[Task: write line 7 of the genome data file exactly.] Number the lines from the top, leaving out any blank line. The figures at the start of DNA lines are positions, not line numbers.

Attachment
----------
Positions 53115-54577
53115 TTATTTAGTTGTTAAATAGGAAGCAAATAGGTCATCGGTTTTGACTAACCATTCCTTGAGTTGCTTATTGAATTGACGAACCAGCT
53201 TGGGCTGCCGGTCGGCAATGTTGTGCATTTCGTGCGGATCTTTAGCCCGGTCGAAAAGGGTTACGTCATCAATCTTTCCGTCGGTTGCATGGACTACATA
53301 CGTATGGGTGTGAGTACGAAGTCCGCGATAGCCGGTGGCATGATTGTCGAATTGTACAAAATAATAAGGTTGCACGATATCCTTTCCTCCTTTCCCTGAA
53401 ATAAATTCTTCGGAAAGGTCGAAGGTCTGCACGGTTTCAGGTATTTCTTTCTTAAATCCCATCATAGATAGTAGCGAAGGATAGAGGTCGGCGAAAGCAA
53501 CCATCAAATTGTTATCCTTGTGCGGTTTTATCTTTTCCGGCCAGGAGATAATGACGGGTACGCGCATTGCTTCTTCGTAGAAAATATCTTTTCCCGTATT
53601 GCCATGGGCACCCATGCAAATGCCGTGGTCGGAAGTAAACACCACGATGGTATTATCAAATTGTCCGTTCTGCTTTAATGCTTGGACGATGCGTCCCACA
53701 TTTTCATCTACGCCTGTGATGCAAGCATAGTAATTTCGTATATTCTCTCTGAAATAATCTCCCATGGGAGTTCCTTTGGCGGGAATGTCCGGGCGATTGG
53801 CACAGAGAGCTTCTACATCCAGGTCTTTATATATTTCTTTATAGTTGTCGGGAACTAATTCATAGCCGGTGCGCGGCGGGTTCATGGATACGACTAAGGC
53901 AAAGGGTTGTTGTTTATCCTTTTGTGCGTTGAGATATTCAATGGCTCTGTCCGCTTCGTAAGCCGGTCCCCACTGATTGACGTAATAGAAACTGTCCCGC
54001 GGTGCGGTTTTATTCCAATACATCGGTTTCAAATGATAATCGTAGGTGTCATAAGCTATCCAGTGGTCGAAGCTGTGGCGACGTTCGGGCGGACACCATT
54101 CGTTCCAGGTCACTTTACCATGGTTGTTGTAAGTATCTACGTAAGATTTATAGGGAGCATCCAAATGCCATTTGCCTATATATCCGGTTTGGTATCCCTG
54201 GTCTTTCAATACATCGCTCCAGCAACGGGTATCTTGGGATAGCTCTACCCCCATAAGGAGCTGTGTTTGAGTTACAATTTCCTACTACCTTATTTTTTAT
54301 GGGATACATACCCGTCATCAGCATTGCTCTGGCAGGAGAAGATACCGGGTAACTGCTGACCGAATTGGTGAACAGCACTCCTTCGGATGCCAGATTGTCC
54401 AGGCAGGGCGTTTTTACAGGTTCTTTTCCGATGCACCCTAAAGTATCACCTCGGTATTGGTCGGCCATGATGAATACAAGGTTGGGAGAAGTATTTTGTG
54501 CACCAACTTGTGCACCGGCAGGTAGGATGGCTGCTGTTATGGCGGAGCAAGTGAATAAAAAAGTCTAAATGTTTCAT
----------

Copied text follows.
53601 GCCATGGGCACCCATGCAAATGCCGTGGTCGGAAGTAAACACCACGATGGTATTATCAAATTGTCCGTTCTGCTTTAATGCTTGGACGATGCGTCCCACA